Countr, my first app on the App Store

It’s been many months since I last talked about app development. I’m a bit disappointed with myself, personally, and how much I haven’t shared. It’s been a fun experience as I’ve dived into Objective-C, Xcode, and learning how to develop things on my own. Since then, iOS 8 was previewed (and since launched), Swift was introduced as a new programming language, and more APIs and development tool updates have happened across the Apple ecosystem.

Well, I’ll be writing more thoughts about the development process soon. But first, I wanted to talk about the first app I’ve developed through to launch. That is Countr, a simple app to quickly take a count. I had wanted an app to help me take a count when I’m at certain meetings or assemblies. I feel this app does this excellently.

While the app was released in late August, I only just now announced it. Moving to Arizona took up a lot of time. Go figure.

Countr not only helped me learn the development process, but I got a nice overview of the app release process. I’m very grateful for the update to iTunesConnect, which has made it a much more attractive experience when checking on the status of my app.

In upcoming posts, I’ll talk about developing Countr, developing for iOS in general, and some other things that I thought were pretty cool.

I want to thank the few friends that helped beta test Countr before release. I got a lot of good feedback and, while it is a simple app, the others that I’m working on are not as simple. I made sure to use the same process with Countr that I would expect with a larger, complex application. It’s been insightful, and I’m ready to release more apps later this year.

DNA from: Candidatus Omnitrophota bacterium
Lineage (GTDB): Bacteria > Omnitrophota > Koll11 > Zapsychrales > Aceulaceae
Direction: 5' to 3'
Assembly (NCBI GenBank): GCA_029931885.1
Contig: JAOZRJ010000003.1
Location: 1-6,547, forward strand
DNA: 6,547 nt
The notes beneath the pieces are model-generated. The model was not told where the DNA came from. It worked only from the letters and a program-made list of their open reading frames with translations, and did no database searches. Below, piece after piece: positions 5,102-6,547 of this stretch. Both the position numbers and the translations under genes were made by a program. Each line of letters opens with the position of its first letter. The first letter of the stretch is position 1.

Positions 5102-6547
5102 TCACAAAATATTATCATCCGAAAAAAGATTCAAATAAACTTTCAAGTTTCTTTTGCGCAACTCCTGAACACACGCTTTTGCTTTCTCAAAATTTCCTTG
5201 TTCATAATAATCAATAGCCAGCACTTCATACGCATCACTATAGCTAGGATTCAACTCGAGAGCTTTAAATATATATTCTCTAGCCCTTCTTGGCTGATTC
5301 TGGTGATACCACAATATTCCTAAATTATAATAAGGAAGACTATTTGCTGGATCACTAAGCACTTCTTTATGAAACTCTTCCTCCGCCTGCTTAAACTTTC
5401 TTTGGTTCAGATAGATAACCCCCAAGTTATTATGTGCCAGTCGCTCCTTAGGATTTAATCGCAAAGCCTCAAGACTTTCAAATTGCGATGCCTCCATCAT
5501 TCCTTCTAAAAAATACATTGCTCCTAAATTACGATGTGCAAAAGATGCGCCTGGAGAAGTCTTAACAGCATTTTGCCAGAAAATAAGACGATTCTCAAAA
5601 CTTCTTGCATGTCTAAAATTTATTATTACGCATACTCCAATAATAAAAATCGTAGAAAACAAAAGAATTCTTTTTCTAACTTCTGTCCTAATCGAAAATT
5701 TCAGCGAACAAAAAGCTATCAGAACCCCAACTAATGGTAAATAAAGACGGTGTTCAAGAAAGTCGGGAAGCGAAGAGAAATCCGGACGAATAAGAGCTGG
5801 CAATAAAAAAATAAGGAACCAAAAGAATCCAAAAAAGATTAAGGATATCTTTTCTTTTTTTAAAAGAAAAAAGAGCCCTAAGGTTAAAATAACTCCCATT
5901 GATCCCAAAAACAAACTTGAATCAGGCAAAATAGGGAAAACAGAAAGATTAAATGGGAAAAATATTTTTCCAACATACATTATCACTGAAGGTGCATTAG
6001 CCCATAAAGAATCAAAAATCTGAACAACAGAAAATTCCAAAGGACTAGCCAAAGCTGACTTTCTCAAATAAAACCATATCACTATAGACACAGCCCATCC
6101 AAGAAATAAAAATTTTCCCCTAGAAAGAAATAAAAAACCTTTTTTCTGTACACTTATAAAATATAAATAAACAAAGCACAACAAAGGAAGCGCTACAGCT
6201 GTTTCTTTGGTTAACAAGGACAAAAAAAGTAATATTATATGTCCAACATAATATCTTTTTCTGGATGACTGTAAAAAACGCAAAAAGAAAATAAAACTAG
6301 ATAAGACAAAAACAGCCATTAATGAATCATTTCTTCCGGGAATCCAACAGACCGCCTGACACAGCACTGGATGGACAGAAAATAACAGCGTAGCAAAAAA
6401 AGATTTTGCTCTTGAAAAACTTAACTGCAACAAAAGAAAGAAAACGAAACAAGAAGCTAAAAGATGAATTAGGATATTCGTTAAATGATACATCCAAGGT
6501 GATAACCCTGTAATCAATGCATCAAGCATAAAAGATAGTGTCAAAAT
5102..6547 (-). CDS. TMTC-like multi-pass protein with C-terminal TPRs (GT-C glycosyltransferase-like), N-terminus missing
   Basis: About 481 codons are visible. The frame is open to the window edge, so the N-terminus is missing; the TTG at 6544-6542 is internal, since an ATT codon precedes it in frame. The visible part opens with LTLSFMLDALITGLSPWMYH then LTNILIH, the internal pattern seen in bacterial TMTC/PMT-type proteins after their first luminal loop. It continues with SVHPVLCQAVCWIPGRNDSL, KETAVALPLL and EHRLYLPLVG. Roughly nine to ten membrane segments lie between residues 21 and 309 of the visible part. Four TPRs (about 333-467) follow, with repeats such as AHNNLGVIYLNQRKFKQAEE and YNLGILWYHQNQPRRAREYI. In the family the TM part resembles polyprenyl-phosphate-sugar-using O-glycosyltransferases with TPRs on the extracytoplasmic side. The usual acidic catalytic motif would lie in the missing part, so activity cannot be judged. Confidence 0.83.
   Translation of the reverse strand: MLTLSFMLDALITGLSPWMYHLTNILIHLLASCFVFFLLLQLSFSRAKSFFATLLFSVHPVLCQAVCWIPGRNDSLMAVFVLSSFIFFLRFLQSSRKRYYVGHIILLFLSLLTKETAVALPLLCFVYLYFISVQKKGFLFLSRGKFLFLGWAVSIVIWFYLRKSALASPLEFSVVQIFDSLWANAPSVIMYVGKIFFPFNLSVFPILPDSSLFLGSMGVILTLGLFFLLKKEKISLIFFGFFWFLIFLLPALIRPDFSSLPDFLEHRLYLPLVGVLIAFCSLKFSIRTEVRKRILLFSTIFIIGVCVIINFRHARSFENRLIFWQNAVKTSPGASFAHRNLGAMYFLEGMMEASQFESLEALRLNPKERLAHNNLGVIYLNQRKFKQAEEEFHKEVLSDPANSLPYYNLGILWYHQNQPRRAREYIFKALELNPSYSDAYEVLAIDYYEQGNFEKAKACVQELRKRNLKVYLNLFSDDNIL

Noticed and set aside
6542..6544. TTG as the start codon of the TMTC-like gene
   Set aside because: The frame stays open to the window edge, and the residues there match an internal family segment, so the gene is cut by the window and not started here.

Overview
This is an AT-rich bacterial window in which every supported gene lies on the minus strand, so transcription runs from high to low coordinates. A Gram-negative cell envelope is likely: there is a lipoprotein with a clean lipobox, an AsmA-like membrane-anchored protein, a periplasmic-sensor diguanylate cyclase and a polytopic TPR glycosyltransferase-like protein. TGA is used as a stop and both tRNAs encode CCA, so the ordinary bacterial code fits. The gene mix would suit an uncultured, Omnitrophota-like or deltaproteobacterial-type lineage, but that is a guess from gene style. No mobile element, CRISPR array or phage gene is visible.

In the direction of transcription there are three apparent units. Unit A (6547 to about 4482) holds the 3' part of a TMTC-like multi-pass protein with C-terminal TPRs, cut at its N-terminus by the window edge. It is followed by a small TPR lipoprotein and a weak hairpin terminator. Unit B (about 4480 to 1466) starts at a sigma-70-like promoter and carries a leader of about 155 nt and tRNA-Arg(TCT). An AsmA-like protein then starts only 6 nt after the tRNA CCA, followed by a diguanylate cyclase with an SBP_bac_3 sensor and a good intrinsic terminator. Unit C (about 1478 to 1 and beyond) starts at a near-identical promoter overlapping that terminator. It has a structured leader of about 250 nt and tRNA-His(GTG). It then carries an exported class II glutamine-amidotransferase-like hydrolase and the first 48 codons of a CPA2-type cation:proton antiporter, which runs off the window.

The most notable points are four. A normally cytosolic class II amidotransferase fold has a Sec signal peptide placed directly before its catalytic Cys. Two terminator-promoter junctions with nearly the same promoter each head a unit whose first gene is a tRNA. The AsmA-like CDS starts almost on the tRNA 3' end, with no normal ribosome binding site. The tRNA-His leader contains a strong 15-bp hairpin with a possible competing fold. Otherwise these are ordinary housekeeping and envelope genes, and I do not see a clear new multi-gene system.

Countr is available for free on the App Store.

My thoughts on multitasking on future iPads

Now that we have seen the new iPhones, my thoughts have started to move ahead to the next likely update: iPads. Typically updated on a yearly cycle, the iPad has continued to receive refinements that continue to perfect the device.

Right now, the iPad lineup is strong with the thin and powerful iPad Air and its smaller sibling, the iPad Mini with Retina. If we’re to make any predictions about what is to come, I think we can safely say the next generation of each of those devices with be iterations on the existing models.1

There’s also something new that is rumored to come with the next iPads (or a future iPad Pro): the option to run two apps side by side. Some have wondered how such a feature could operate. Now, I think I have it figured out.2

On the new iPhone 6, due to the larger screen size, Apple introduced something called “Reachability“. By double-pressing (not clicking) the home button, the top half of the screen moves down to within range of the user’s thumb. This is only possible due to the Touch ID sensor, which can respond simply by a finger being on the home button yet not clicking it.

On an iPhone, this makes sense, as the iPhone originally began as a one-handed device. But what about iPads? They have never been designed for one hand.  The next generation of iPads are rumored to include Touch ID.  Obviously, this could allow for increased security on an Apple, as well as the inclusion of Apple Pay. Could Apple also include a new feature for the double-press interface on the iPad? What could it be? Hmm…


  1. Very rarely does Apple introduce a device and not create an upgraded iteration in the same design.  

  2. Because, obviously, I know these things. Okay, no, I don’t. I’m just guessing. But am I close? I’d love to know!